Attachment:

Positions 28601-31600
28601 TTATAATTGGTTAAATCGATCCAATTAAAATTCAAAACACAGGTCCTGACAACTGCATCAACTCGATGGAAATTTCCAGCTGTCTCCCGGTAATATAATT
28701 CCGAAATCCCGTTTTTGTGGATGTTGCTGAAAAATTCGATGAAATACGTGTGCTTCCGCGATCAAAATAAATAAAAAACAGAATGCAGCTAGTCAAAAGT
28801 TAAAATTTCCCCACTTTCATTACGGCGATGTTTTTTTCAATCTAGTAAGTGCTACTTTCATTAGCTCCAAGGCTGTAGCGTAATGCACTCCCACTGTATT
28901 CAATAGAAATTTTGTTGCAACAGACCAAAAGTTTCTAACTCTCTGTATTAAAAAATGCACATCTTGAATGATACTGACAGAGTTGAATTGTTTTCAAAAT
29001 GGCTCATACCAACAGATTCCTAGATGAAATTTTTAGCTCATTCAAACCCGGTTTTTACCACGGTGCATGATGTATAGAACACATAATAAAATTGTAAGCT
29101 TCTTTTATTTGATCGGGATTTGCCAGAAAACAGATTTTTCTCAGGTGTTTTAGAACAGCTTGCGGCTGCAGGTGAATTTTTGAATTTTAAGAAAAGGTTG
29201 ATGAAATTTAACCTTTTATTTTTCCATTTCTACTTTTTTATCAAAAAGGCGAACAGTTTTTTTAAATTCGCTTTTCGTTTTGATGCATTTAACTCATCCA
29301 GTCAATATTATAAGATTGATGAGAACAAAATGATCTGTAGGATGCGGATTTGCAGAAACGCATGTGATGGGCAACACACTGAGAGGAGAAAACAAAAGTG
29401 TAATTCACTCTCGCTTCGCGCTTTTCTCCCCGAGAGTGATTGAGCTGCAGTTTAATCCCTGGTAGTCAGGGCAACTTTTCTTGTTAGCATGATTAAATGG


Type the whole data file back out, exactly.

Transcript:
Positions 28601-31600
28601 TTATAATTGGTTAAATCGATCCAATTAAAATTCAAAACACAGGTCCTGACAACTGCATCAACTCGATGGAAATTTCCAGCTGTCTCCCGGTAATATAATT
28701 CCGAAATCCCGTTTTTGTGGATGTTGCTGAAAAATTCGATGAAATACGTGTGCTTCCGCGATCAAAATAAATAAAAAACAGAATGCAGCTAGTCAAAAGT
28801 TAAAATTTCCCCACTTTCATTACGGCGATGTTTTTTTCAATCTAGTAAGTGCTACTTTCATTAGCTCCAAGGCTGTAGCGTAATGCACTCCCACTGTATT
28901 CAATAGAAATTTTGTTGCAACAGACCAAAAGTTTCTAACTCTCTGTATTAAAAAATGCACATCTTGAATGATACTGACAGAGTTGAATTGTTTTCAAAAT
29001 GGCTCATACCAACAGATTCCTAGATGAAATTTTTAGCTCATTCAAACCCGGTTTTTACCACGGTGCATGATGTATAGAACACATAATAAAATTGTAAGCT
29101 TCTTTTATTTGATCGGGATTTGCCAGAAAACAGATTTTTCTCAGGTGTTTTAGAACAGCTTGCGGCTGCAGGTGAATTTTTGAATTTTAAGAAAAGGTTG
29201 ATGAAATTTAACCTTTTATTTTTCCATTTCTACTTTTTTATCAAAAAGGCGAACAGTTTTTTTAAATTCGCTTTTCGTTTTGATGCATTTAACTCATCCA
29301 GTCAATATTATAAGATTGATGAGAACAAAATGATCTGTAGGATGCGGATTTGCAGAAACGCATGTGATGGGCAACACACTGAGAGGAGAAAACAAAAGTG
29401 TAATTCACTCTCGCTTCGCGCTTTTCTCCCCGAGAGTGATTGAGCTGCAGTTTAATCCCTGGTAGTCAGGGCAACTTTTCTTGTTAGCATGATTAAATGG